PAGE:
“It went as positive as it could go under the circumstances,” he said. “Nothing is done, we are keeping communications open.”
Even as discussions have begun, a lawsuit filed by SOS, along with four named plaintiffs, is moving slowly through the courts.
On Sept. 25, the group filed a lawsuit in federal court against the U.S. Interior Department and the City and County of Honolulu questioning whether they had properly followed laws protecting the environment and historical sites and asking for an injunction barring construction at the site until the legal claims are sorted out.
Lawyers for the city and the federal government have filed motions asking the court to dismiss the lawsuit, saying that the group lacks standing to make such claims.
U.S. District Court Judge Leslie Kobayashi scheduled a hearing on the motions to dismiss for Feb. 14, five months after the filing of the initial lawsuit.
Some of the other plaintiffs in the lawsuit are concerned that the meetings with the mayor could undermine the persuasiveness of the lawsuit. Sometimes the willingness to seek compromise is seen as weakening the legal argument.
“It would certainly not be something I would do,” said Maureen Harnisch. “They can’t make a deal with the mayor.”
The secret meetings are disconcerting to some park opponents, said Tracy Puana, another Waimanalo activist.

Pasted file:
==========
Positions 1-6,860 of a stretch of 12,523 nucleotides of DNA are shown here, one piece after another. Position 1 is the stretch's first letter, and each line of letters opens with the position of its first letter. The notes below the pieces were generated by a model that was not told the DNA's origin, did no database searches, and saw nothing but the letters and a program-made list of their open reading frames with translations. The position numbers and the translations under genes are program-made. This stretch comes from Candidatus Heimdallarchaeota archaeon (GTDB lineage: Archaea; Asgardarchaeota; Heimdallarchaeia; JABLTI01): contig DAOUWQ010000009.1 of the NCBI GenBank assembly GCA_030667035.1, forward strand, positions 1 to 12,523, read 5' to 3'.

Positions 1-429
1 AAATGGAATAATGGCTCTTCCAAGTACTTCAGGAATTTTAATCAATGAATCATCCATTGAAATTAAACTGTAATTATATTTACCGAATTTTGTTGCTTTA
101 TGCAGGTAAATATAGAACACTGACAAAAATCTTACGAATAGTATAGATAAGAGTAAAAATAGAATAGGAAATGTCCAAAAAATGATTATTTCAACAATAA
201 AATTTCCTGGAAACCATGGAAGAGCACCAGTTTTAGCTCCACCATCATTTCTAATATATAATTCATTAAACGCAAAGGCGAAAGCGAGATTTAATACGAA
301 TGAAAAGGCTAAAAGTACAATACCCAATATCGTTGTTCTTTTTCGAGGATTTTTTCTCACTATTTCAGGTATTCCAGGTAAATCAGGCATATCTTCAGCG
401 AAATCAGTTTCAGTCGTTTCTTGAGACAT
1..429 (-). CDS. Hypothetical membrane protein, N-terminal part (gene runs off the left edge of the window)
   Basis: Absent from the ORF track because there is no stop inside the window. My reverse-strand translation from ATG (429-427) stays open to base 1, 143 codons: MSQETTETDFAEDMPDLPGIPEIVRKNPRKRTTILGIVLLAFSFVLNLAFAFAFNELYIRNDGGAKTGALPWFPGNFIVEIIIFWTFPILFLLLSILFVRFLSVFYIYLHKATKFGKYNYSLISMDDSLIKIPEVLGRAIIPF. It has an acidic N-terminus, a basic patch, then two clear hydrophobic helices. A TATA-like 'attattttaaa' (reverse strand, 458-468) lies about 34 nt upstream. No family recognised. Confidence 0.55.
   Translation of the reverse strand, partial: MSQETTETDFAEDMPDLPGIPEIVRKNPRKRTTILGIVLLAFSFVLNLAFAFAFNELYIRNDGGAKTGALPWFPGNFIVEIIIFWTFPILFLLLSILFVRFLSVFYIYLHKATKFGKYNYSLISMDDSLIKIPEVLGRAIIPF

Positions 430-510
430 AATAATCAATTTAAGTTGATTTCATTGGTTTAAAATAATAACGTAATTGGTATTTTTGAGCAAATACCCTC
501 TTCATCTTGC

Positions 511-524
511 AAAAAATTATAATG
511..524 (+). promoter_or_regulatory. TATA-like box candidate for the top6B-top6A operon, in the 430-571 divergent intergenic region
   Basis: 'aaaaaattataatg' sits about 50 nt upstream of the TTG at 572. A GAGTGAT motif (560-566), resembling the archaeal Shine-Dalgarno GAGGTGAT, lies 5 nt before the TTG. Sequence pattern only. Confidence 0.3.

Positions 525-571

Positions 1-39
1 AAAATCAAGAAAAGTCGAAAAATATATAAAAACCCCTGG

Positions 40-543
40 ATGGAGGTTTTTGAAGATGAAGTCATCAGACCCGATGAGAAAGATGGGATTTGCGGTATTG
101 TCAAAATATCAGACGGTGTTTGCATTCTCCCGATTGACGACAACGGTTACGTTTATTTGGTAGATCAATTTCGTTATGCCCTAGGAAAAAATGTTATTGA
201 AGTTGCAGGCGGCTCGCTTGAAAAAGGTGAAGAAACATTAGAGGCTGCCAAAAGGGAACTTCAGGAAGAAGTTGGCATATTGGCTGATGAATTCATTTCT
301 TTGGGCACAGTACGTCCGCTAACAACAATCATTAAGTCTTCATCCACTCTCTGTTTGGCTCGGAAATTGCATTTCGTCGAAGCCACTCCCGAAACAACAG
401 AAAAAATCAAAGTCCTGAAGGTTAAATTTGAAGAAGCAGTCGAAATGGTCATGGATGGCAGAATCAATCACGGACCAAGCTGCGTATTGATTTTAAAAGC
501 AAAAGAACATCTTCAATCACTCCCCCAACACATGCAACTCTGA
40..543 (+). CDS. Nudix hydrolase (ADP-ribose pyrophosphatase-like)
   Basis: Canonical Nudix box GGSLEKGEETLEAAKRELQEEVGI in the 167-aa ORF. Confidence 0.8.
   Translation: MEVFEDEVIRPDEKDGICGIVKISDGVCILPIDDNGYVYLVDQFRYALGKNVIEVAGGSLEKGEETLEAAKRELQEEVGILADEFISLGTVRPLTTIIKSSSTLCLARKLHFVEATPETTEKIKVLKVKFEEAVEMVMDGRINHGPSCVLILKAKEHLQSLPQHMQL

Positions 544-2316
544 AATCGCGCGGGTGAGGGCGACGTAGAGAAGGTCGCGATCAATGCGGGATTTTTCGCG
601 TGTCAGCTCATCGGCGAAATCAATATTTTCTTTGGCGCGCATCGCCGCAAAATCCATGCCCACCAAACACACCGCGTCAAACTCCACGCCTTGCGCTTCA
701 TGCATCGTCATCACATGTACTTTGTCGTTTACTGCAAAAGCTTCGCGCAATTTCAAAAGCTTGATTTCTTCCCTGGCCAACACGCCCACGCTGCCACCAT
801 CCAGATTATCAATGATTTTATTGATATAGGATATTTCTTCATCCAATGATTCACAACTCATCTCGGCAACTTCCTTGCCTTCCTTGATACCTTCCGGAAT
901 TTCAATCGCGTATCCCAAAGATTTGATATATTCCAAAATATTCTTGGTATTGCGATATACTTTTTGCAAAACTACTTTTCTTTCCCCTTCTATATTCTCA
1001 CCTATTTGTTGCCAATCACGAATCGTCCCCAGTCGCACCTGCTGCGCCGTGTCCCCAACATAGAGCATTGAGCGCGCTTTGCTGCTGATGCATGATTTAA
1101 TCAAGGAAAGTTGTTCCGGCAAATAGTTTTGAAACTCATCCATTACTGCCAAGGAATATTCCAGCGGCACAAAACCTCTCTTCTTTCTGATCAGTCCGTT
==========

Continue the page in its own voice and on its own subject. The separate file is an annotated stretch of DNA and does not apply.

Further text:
“It’s an odd situation,” she said. “It’s causing a great deal of difficulty. People are asking questions that can’t be answered.”
The group’s attorney, Tim Vandeveer, said that it was unfortunate that community groups believe they need to file lawsuits to get the attention of their elected officials and that resolution of the claims would require bringing everyone to the table.
“Any talk of settlement needs to be vetted thoroughly and agreed upon by all the folks involved in the lawsuit,” he said.
Kamakea-Ohelo said the lawsuit has advanced their cause.
“We were crossing our fingers and hoping an injunction would be granted,” he said. “The lawsuit has applied pressure on the defendant. The community now has a seat at the table.”
He said the political fight ahead, which he called opposition to “quote-unquote progress” is a long-term battle, not a short-term legal skirmish, over the rights of Hawaiians to reclaim land that is important to them.
“We have been fighting this for over 100 years,” he said.